• Your current financial responsibilities and monthly bills
  • Your family’s financial needs in the future
  • How much do you make now, and how much are your benefits worth
  • Your liquid assets after taxes, such as retirement plans, funds, pensions, other life insurance policies, and Social Security benefits

You Can Determine How Much Life Insurance Is Required By Subtracting Your Assets From Your Costs.

Price Of Life Insurance After 60

Your Age

Insurance rates go up as people get older. Policygenius says that a 35-year-old man is entitled to pay $20.90 monthly for coverage worth $500,000. A 65-year-old man, on the other hand, would pay $256.92, which is more than 12 times as much.

Your Gender

Women Usually Live Longer Than Men, So Their Life Insurance Rates Are Usually Less Than Men’s.

Your Health

If you already have diabetes, high blood pressure, or a history of cancer, for example, you might get less coverage and have to pay more for it. In some situations, you may not get any coverage. Insurance companies can’t refuse to cover you because you have a disability, yet they can charge you more if they think your disability will cause health problems or shorten your life. Your family’s health history, like a history of heart disease, could also cause your premiums to be higher.

Your Insurance Coverage

It costs more to buy life insurance for $1 million than for $25,000. Get only the coverage you need to keep your premiums low.

Type Of Policy

Policies that can be renewed and policies that don’t require a medical exam cost more than standard policies. Permanent life insurance expenses more than term life insurance, and whole life insurance costs greater than universal life insurance within the permanent life insurance category. Add-ons to your insurance will also raise your costs.

Your Credit Score

In some states, insurance companies utilize your credit score to determine how much you should pay for insurance. If you have good credit, your premium might be less. Scores for insurance based on credit use the same information as regular credit scores. Before you apply for life insurance, check your credit history and score, and if you need to, take steps to enhance your credit.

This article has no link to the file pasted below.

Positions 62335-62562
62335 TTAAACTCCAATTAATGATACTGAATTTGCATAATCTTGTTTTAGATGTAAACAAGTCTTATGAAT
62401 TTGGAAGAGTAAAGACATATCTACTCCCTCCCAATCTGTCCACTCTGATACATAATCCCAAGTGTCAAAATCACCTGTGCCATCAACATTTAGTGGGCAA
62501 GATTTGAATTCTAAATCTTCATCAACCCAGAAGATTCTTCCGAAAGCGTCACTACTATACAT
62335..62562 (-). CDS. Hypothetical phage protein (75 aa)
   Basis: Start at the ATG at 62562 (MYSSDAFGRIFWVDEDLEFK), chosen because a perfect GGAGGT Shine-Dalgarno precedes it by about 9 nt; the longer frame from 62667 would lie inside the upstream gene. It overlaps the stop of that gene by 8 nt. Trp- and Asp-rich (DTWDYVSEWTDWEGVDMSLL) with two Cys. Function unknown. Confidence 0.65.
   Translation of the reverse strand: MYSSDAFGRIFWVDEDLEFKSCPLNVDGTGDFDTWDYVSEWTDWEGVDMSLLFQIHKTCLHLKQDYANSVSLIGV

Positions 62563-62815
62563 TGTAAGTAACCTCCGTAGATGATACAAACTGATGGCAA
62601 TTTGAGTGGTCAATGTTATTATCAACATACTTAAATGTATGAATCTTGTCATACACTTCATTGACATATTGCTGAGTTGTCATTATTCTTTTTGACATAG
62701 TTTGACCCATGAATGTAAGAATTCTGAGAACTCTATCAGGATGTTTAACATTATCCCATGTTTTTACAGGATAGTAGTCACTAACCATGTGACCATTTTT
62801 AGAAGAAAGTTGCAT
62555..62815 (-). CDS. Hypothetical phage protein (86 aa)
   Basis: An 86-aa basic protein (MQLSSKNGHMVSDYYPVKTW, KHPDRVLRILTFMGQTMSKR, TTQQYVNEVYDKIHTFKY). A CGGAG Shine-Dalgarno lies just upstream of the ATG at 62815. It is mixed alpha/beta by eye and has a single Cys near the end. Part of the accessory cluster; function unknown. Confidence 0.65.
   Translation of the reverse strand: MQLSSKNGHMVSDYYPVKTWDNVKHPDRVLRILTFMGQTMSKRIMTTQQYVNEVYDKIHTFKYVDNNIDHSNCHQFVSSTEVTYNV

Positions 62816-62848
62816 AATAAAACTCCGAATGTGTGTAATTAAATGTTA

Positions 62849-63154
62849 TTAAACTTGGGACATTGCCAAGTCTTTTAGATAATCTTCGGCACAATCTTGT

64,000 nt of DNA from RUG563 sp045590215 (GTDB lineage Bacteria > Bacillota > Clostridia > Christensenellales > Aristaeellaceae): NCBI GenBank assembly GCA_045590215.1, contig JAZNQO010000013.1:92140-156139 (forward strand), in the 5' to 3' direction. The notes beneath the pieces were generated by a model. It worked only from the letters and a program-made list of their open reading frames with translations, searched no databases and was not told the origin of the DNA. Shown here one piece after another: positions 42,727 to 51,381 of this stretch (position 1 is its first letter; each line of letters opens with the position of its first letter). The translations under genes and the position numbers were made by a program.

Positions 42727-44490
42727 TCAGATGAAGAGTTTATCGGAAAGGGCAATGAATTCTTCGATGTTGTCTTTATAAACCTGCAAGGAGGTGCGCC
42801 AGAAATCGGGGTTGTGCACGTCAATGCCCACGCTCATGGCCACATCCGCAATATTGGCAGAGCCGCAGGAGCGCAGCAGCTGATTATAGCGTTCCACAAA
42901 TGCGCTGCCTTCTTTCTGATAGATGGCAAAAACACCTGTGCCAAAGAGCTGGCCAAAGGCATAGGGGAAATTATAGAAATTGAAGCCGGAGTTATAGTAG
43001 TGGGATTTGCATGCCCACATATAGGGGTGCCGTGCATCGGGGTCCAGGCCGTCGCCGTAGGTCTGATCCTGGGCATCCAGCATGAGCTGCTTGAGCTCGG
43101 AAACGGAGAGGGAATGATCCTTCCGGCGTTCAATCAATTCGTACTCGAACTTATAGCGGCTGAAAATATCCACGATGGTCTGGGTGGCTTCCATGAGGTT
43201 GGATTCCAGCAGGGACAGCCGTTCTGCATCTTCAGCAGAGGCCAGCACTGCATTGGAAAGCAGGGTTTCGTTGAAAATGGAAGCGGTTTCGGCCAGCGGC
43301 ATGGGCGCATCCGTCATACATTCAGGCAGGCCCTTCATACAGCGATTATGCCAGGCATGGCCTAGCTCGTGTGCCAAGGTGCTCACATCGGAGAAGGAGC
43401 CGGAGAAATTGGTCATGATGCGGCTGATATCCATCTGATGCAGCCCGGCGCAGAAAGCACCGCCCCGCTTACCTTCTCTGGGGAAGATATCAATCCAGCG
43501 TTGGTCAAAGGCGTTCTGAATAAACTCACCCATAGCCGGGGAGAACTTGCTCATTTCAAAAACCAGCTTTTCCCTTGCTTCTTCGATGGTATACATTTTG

Term Vs. Permanent Life Insurance In Your 60s

You Can Select From Two Major Types Of Life Insurance: Term And Permanent.

  • Term life insurance lasts a set amount of time, usually between 10 and 30 years. During that time, the premiums stay the same. If you die while the policy is still in effect, your beneficiaries will get a death benefit. When the term is over, you can buy a new policy, renew the old one, or change it into a permanent one.
  • Permanent life insurance is good for as long as you live, up to 99 years. As with term life insurance, you usually pay the same premiums for the rest of your life. On the other hand, permanent life insurance builds up a cash value that earns interest. As the cash value grows, you can take the money out, borrow against it, add it to the death benefit, or use it to pay your premiums. But if you don’t use the cash value before you die, the insurance company keeps it.

Permanent life insurance, which can cost up to 15 times as much as term life insurance, is harder to understand and costs much more. On the other hand, permanent life insurance might work for people with a lot of money who have used up all their other tax-advantaged investments.

Conclusion

Life insurance can give you peace of mind at any age, but it depends on your situation if you still need it after 60. Look at your debts, resources, and your family’s needs to decide if you need life insurance. You’ll be notified when your credit score changes in a way that could affect your family’s finances. This will give you even more peace of mind.